Last Flight Home Review

Last Flight Home
A documentary about the final days in the life of Eli Timoner, as filmed by his director daughter Ondi Timoner. Elderly and beset by numerous health issues, Eli chooses to medically end his own life. His family and friends help him get ready and say their goodbyes.

by John Nugent |
Published on

Last Flight Home starts at the end, before going back to the beginning. The first things we hear are a conversation between a father and his daughter: the adult child patiently listening, the father’s voice frail yet determined. “We’re going to end it today?” he pleads. It’s striking how blunt he is. This is Eli Timoner, and when we meet him, he is feeble and bed-bound, his quality of life plummeting after multiple health issues, including congenital heart failure.

Filmmaker Ondi Timoner (director of the award-winning music documentary Dig!) introduces her father to us at his lowest ebb, before contrasting with a portrait of how dynamic and successful he was in his earlier years: Eli was once a smooth-talking, high-flying entrepreneur who pioneered low-cost airlines and hobnobbed with politicians and celebrities.

A massage injury led to a stroke, disability, and a slow decline, and it’s at the very end of his life that we get to know Eli, exhausted by the burden of living. He chooses to make use of California’s End of Life Option Act, which legally allows for medical aid in dying, with doctor’s approval. It is not, as one carer carefully observes, ‘assisted suicide’, but simply the right to terminate your life — to end things in a humane and dignified manner, on your own terms.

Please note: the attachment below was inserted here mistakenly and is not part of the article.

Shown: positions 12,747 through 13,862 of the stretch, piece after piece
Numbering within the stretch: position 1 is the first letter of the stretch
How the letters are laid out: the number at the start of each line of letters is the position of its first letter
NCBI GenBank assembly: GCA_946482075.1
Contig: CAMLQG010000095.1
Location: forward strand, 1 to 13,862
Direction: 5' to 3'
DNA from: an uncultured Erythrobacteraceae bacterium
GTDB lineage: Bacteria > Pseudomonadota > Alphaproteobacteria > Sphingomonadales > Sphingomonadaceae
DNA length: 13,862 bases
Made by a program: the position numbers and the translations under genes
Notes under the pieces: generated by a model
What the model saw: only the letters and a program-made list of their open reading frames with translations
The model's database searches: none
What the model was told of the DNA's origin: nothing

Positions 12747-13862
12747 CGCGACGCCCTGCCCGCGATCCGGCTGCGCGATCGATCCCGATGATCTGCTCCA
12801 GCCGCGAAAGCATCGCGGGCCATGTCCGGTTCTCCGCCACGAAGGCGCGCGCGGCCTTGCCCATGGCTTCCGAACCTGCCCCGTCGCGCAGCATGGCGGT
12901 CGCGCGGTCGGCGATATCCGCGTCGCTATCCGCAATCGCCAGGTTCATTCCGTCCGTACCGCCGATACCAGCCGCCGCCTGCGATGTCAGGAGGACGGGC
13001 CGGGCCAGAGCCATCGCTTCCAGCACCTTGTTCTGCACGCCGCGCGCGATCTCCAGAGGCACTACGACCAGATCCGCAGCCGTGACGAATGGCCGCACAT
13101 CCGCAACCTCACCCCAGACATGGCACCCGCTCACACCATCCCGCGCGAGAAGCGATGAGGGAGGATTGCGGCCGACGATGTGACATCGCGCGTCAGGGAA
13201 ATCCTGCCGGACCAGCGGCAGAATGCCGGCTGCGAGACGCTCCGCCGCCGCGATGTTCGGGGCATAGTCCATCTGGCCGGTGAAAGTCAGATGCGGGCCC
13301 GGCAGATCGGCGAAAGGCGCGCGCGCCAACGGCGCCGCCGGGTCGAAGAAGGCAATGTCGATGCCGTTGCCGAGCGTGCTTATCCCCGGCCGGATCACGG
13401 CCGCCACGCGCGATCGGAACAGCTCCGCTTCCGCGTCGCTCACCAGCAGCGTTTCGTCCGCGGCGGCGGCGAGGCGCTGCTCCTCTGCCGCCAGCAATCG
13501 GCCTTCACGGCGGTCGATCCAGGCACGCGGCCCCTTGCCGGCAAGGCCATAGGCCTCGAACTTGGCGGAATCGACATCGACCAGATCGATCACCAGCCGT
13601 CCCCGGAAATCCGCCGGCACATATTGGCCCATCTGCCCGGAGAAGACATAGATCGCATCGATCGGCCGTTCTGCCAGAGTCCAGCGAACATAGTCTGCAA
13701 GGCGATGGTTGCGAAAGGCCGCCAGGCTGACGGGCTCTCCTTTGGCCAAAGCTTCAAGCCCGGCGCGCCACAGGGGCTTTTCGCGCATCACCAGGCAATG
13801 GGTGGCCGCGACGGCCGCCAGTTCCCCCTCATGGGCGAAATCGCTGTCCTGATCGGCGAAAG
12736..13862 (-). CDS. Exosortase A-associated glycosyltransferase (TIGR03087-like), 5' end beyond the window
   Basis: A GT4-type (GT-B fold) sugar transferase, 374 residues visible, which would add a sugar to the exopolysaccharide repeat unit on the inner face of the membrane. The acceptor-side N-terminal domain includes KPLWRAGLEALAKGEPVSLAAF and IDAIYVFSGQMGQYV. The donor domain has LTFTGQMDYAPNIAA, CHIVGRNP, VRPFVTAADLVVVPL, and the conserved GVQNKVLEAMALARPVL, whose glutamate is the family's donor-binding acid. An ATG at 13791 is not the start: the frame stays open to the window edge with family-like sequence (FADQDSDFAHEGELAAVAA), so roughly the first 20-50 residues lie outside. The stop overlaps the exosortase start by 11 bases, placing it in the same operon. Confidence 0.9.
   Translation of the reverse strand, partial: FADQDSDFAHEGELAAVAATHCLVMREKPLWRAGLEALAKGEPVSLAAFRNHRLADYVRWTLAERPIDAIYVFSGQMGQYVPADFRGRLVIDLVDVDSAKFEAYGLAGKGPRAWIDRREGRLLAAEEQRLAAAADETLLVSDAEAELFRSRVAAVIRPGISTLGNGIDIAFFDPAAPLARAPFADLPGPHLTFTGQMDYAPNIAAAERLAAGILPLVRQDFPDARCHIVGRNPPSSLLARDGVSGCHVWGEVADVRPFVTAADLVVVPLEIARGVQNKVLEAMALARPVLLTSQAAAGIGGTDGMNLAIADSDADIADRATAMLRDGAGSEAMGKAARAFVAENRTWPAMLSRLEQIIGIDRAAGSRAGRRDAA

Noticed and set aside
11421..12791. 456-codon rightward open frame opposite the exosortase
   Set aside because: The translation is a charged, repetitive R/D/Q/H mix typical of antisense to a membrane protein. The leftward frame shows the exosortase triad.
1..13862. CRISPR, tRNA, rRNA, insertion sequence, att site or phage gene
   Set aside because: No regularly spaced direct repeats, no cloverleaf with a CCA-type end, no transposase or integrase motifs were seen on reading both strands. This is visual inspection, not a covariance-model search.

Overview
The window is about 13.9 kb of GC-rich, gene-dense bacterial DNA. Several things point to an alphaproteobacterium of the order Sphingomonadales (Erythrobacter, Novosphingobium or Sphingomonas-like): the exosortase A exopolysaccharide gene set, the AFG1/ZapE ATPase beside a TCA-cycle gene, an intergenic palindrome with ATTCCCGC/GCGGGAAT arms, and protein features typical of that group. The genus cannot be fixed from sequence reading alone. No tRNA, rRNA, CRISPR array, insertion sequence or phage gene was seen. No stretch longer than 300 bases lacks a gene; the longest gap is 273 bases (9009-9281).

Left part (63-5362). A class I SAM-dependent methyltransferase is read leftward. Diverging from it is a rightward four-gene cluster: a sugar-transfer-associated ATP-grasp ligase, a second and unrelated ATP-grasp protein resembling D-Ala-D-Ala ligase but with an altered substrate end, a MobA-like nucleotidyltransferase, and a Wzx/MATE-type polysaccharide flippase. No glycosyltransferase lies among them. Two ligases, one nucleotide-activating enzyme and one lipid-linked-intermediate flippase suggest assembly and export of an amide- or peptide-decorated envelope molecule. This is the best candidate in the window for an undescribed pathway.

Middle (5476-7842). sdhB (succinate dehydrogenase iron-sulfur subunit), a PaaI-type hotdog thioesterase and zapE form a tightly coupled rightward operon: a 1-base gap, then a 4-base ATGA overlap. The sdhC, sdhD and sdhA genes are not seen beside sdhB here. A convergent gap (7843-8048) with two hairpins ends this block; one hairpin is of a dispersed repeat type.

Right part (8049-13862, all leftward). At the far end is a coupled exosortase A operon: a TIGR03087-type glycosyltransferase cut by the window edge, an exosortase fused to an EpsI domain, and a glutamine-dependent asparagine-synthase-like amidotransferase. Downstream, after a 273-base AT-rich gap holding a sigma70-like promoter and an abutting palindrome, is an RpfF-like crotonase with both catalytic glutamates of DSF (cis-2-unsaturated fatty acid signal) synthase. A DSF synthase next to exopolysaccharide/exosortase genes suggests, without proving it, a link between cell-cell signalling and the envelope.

It’s rare to see such an outpouring of uncomplicated, unequivocal love expressed on screen as it is here.

There is a more political film to be made about the issue, but Ondi Timoner lets her extraordinary home-movie-esque footage do most of the talking, ensuring an array of cameras are there to document every step of the process across the final 14 days of Eli’s life, a ticking clock giving us the countdown in intertitles. There’s something remarkable about the humbling mundanities of this process, as a small army of nurses and carers tend to Eli’s every need, from spoon-feeding to shaving to sponge-bathing, while his wife, children and grandchildren dot about, ensuring he is comfortable and loved. It is a deeply intimate portrait of a person at their most vulnerable.

Eli, for his part, looks tired and depressed, drowsy from medication and impatient to finish things off — “I know I am a burden,” he says at one point — but stills retains embers of humour and spark. He is constantly making plans, rants about the politics of the time, and openly calls for Donald Trump’s balls to be stuffed down his throat. He gets visibly emotional, too, when a parade of family members and well-wishers say their goodbyes, in person and on Zoom. It’s a curiously well-organised death; few of us get to choose how we go, but Eli makes a good case for conscientious planning.

It’s rare to see such an outpouring of uncomplicated, unequivocal love expressed on screen as it is here. There is something about the finality of death, and the certainty of a fixed date, that seems to focus the mind and sharpen the intention. It inevitably makes for an incredibly powerful and moving experience — never more so than in the unbearably tense final scenes, where Eli must drink a deadly formula, something he struggles to do in his frailty. The moment of passing, and the silence that follows, is stunning. Thanks to Ondi Timoner’s intimate filmmaking, we feel like we’re there. What a privilege to be allowed in the room.

An emotional, incredibly intimate portrait of one man’s final days. Ondi Timoner’s documentary avoids the political aspects of the process, focusing squarely on the personal impact. The result is moving, humane, and cathartic.
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